Lebanon at a crossroads as it awaits Israel's response to Iran - with fears growing revenge will trigger 'bigger war'

Lebanon is balanced as though on an earthquake faultline right now - whatever Israel decides to do next will have massive repercussions throughout the entire region.

That's how critical the situation is in Lebanon and the surrounding countries, as described by one seasoned Lebanese political analyst.

Khodor Taleb is also the former adviser to three different Lebanese prime ministers, so knows a thing or two about what is at stake.

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Lebanon - like the entire region - is at the crossroads and it is Israel in the driving seat over which road is travelled.

'The situation will be totally out of control'

"I can tell you 100% that Hezbollah do not want war. The ball is in the Israeli court," Mr Taleb told Sky News.

The militant group Hezbollah is backed by Iran and has strong ties with both the Iranian leadership and the Islamic Revolutionary Guards Corps (IRGC).

It is very much seen as the strongest and most powerful of Iran's proxies which operate in multiple countries.

It is therefore potentially in the Israeli crosshairs as it considers how or whether to retaliate against Iran and its network in response to the missile and drone attacks at the weekend.

Mr Taleb is not an isolated voice in warning that an Israeli attack could tip the region into all-out war.

"It will be a huge risk for Israel because it will lead to a big war in the region," he said.

"It will not be limited to Lebanon. It will definitely spread to Yemen and most probably to the Syrian Golan and the situation will be totally out of control of any international power," he continued.

"It will be damaging to the whole region."

His point: Any large-scale Israeli attack against the Lebanese Hezbollah or Iran risks drawing the entire so-called Axis of Resistance into war - and that would involve the Yemeni Houthis, the Iraqi Hezbollah and the various Syrian militias - all of which have links to Iran or Hezbollah.

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'Revenge will end up with a bigger war'

While Foreign Secretary Lord Cameron was in Israel urging restraint, his Lebanese counterpart was telling us how he is willing him on to succeed.

"I hope the foreign ministers in Tel Aviv or in Jerusalem, wherever they are, they succeed with them [and persuade them not to retaliate]... to take it easy, and not to start a war with Iranians," Abdullah Bou Habib told Sky News.

"And they started it," he added. "They were hitting Iran in many Syrian areas and Iran was not retaliating but now after you hit its consulate, you can't stop them."

Mr Habib issued his own dire warnings to try to avert a potentially disastrous attack by Israel.

"Any kind of revenge from Israel is going to end up with a bigger war," he said.

He blamed the inaction by the United Nations (UN) for not definitively condemning the earlier suspected Israeli attack on the Iranian consulate in Damascus - viewed as the first direct assault by Israel against Iran in more than six months of war in Gaza.

"We are very worried," the Lebanese foreign minister said.

"We pray for a ceasefire but the UN is not moving in this direction and we are left not able to do anything."

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Asked whether, like Hezbollah, the Lebanese government welcomed the Iranian drone and missile attack against Israel, he responded: "We don't welcome it nor do we denounce it.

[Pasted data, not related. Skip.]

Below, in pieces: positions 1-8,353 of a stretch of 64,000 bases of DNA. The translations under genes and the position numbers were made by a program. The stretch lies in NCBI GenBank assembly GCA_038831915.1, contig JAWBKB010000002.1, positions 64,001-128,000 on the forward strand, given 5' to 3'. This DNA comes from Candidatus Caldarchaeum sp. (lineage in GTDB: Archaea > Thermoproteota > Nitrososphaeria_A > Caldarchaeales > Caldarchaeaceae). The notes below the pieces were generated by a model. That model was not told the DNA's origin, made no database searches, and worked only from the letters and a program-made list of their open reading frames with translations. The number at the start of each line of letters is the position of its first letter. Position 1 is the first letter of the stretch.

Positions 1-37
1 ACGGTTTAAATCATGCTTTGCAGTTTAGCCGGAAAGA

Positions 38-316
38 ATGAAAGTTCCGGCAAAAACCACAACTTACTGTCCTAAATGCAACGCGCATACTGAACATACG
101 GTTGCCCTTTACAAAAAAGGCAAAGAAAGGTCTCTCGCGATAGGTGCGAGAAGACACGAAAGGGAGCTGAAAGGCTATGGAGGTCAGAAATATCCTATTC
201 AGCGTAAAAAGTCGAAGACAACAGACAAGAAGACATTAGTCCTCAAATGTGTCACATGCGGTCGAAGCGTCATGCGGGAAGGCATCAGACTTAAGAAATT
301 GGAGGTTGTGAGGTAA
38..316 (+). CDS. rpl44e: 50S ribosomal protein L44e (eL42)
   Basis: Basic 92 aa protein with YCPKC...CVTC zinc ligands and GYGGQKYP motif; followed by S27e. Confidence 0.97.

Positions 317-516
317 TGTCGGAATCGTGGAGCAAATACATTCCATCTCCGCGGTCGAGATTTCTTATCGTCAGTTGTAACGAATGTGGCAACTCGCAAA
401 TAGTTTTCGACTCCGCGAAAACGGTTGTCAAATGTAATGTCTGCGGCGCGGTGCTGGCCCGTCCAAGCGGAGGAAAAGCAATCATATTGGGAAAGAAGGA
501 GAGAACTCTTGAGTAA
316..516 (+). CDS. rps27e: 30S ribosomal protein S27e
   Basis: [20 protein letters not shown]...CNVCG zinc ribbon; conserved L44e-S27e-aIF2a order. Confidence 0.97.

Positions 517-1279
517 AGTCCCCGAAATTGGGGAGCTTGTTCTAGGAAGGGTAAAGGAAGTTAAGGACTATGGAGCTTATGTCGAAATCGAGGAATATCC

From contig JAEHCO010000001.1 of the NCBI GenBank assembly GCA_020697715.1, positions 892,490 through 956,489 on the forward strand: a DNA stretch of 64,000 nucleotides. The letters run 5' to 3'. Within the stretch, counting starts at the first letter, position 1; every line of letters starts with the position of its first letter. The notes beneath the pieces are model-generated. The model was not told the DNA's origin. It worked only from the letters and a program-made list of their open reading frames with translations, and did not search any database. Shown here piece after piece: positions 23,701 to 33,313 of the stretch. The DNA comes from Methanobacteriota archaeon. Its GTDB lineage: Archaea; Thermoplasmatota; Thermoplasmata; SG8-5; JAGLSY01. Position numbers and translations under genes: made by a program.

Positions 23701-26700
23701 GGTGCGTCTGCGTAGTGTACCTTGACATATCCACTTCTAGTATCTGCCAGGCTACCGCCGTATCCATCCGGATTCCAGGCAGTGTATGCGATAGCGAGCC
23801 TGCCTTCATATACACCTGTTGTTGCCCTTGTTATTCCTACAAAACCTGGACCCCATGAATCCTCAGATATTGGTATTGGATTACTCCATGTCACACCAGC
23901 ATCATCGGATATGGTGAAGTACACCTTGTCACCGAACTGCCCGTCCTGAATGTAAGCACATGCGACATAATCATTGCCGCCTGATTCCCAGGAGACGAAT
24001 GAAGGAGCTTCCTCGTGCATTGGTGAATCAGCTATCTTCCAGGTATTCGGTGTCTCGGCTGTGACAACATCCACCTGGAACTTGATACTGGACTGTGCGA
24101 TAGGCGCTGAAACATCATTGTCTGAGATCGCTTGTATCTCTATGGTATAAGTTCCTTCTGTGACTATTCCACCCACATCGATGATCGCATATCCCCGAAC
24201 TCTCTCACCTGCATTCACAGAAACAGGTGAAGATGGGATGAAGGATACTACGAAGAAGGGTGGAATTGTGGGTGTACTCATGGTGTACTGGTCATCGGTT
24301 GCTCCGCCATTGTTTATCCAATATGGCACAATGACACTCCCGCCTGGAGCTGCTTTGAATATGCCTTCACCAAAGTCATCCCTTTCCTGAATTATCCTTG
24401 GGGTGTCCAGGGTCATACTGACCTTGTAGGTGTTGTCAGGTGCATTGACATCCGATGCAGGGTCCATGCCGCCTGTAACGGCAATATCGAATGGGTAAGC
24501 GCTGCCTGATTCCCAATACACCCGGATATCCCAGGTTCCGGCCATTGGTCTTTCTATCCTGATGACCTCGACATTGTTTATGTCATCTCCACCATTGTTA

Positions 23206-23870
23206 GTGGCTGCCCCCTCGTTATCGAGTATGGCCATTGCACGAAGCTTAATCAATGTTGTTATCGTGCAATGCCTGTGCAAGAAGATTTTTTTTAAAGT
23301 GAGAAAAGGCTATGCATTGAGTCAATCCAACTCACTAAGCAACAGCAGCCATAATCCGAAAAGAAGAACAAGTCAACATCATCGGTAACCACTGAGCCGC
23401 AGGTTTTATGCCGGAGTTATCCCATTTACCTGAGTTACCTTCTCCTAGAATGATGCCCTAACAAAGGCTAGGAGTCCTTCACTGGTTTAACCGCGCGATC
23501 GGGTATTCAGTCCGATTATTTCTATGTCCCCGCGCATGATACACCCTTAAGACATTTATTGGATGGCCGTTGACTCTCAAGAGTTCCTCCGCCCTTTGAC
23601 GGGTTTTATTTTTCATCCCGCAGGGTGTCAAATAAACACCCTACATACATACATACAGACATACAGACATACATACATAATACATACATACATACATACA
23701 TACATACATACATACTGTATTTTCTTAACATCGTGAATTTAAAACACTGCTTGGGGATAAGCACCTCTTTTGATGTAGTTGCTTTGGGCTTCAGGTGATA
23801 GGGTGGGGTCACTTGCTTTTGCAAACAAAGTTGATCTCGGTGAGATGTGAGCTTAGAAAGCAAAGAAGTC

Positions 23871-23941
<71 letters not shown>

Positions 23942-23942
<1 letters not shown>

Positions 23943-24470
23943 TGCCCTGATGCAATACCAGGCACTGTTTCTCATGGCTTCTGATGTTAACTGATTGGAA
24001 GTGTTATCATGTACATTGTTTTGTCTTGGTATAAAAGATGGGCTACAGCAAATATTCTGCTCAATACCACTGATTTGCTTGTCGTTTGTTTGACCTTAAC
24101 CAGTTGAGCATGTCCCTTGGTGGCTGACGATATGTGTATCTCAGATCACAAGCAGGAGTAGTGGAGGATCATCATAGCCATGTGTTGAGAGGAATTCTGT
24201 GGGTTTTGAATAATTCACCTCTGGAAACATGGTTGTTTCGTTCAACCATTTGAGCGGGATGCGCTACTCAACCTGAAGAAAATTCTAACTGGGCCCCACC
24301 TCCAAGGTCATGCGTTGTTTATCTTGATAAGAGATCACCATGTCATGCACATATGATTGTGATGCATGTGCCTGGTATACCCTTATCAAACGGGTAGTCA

"We are in a very difficult position because Israel started it. We really want peace - 90% of Lebanese really want peace."

When questioned about just how much influence the Lebanese government has over Hezbollah, which has a powerful military wing believed to be stronger than the Lebanese army plus a political wing including elected MPs, the foreign minister was brutally frank.

"We don't have influence with them [Hezbollah] in fighting over Israelis," he admitted. "And when that happens, we support Hezbollah."

But he went on to focus on the nub of the issue: "And other countries... Syria, Jordan... also have problems because of what Israel is doing.

"The UN asked for a two-state solution in 1947, a long time ago, and this is the solution for all the problems in the Middle East."

Without a two-state solution, he predicted, the Palestinians will never stop fighting.

'Help us'

In Beirut's Shatila refugee camp, which is filled with tens of thousands of Palestinians displaced from previous wars with Israel, there is not so much fear of retaliation as frustration at what they view as Western double standards.

Many mentioned to us the lack of Western condemnation of the direct attack on diplomatic soil at the Iranian consulate in the Syrian capital - widely accepted to be the work of Israel, though the IDF has never confirmed its responsibility.

"Let them respond," said political activist Ahed Bahar, referring to an Israeli response to Iran's attack.

"The Israelis are only a tool of the Americans and take their orders from the US, UK and France," he said.

The upheaval and high number of casualties in Gaza - caused by Israel's response to Hamas's attacks on Israel on 7 October - has drawn together not just Sunnis and Shi'ites in Lebanon but also many of the fractured political parties.

Kazem Hasan, the Palestine Liberation Organisation (PLO) chief in the camp, urged the British people to put more pressure on the UK government to help Palestinians.

"I tell to Britain that the struggle [in Gaza] isn't against terrorism. It's about Palestinian rights. We need our own state. Put right what you did wrong so many years ago and help us now."

Lebanon is waiting on tenterhooks to see what unfolds over the coming hours, days and weeks.

Additional reporting from cameraman Jake Britton, specialist producer Chris Cunningham and Lebanon producer Jihad Jneid.